Kansas Senator E. G. Ross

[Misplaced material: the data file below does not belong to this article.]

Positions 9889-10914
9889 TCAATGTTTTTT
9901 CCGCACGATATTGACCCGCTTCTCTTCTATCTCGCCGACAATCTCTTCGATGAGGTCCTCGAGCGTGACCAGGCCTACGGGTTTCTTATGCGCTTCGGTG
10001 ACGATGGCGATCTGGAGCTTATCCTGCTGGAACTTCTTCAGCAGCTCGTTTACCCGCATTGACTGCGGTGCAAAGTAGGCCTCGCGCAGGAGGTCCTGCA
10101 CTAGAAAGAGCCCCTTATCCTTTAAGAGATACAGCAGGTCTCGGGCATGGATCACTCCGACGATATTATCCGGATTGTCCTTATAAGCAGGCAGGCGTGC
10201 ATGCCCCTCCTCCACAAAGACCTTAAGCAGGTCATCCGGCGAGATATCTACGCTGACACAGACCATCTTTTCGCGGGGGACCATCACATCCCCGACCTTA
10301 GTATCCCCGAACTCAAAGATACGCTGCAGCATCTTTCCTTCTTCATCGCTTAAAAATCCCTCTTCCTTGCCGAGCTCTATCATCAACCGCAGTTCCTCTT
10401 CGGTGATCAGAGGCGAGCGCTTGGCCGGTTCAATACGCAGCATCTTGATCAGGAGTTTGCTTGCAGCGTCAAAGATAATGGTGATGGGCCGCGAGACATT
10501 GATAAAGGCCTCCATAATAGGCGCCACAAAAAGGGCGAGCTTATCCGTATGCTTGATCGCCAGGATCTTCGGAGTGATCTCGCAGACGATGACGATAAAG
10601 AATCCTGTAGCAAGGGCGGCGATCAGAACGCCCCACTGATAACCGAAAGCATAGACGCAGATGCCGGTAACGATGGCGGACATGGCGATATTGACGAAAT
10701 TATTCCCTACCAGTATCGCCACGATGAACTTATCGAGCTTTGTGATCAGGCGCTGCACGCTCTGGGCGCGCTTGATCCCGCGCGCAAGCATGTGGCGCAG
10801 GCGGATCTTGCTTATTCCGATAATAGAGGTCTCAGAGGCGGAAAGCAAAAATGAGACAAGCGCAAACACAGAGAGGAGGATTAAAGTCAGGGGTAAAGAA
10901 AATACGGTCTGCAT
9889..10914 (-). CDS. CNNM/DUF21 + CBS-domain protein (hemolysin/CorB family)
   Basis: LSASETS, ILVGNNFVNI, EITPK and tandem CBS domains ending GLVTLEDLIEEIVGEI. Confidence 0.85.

(Frank) And here we are again. Aren’t you happy? (Deb) I’m happy. This next story is one that I love. This is one of my favorite stories about Senator E.G. Ross of Kansas. And I thought, given the political climate Frank, that it would be appropriate to talk about a decent man and how he was treated, how this one decent man got treated. But I think it is really important too, to remember in light of the political climate, there are a lot of decent people out there in public service. And I have to give a shout out, one of my dear friends passed away recently and he’s known to so many people around Kansas and that was Command Sergeant Major Retired Jack Elliott. And he was the Command Sergeant Major for the Kansas National Guard. He actually served 42 years active duty, an amazing man. And at his funeral there were so many officers, medal of honor recipients, the Adjutant General. All these people came to show their respects. But the most poignant eulogy came from his Great Grandson that Jack has helped raise. And he is in the Marine ROTC at Topeka High and talked about his Great Grandfather and what he had done for him. And it was just beautiful. So, there are still really incredible men of integrity and women of integrity among us. Maybe we should take a little time to take a closer look some time and see who they are and what they contribute. A little shout out there. (Frank) And also the Senator you’re going to talk about was ailing, quite ailing during the impeachment trial of Johnson at the time. And they actually carried him in to have him cast his vote. And of course, you’re going to tell them what the vote was. (Deb) Bless his heart. It’s an incredible story and it’s a kind of a mixed legacy since he was basically run out of Kansas. Hugh Cameron, remember we talked about him a few weeks ago, the Kansas Hermit, actually walked to Santa Fe, New Mexico, to apologize… (Frank) Oh yeah. (Deb) …to former Senator Ross at one point. So, just a really big story and we’ll share a little bit of it with you today. But we hope that you find some inspiration in it. When he passed away in 1907, newspapers proclaimed that he died in exile. That is pretty accurate. The once popular publisher and U. S. Senator Edmund G Ross was no longer welcome in Kansas. He eventually left, financially and emotionally devastated, and moved to the New Mexico Territory. President Grover Cleveland appointed him Territorial Governor but he would never recover his fortune, and it would take generations for his prestige to return. To understand the story, we must go back to Abraham Lincoln and Jim Lane. For many legitimate reasons, the bizarre Kansas senator had become a favorite of Lincoln’s. The relationship gave Lane great power. With Lincoln’s death, Lane’s star not only waned but plummeted. He was facing possible criminal charges when he committed suicide in 1866. In his place, the very capable E. G. Ross was appointed. He had not been in Washington long when the move to impeach President Andrew Johnson gained momentum. Radical Republicans sought the president’s removal and Ross was expected to go along with them. He didn’t. It was Ross’s no vote that sealed his fate as an exile and as a hero in the history books, earning him inclusion in John F. Kennedy’s, Profiles in Courage. Ross cast that historic vote understanding full well the cost. “Everything an ambition man holds dear,” he had said, he knew he was losing. When the Rosses returned to Topeka they were insulted, assaulted, spit upon. One of the most poignant monuments to the price of conscience is in Historic Topeka Cemetery where the Ross Family plot is empty save for the grave of his 4-year-old son. Had things been different, father and mother would lie beside the little one, and there would be a huge granite marker with ROSS etched upon it. Instead, the toddler’s flat marker is barely noticeable.